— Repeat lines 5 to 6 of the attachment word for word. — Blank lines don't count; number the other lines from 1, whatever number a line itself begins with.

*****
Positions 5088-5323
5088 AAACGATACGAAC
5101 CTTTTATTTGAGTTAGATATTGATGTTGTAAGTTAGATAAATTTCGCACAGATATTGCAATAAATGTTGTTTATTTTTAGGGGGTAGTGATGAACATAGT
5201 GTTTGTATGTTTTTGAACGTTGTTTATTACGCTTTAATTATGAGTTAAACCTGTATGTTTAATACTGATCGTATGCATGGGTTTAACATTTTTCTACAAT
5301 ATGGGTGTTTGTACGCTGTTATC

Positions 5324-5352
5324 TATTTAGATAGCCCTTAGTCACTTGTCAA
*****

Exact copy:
5301 ATGGGTGTTTGTACGCTGTTATC

Positions 5324-5352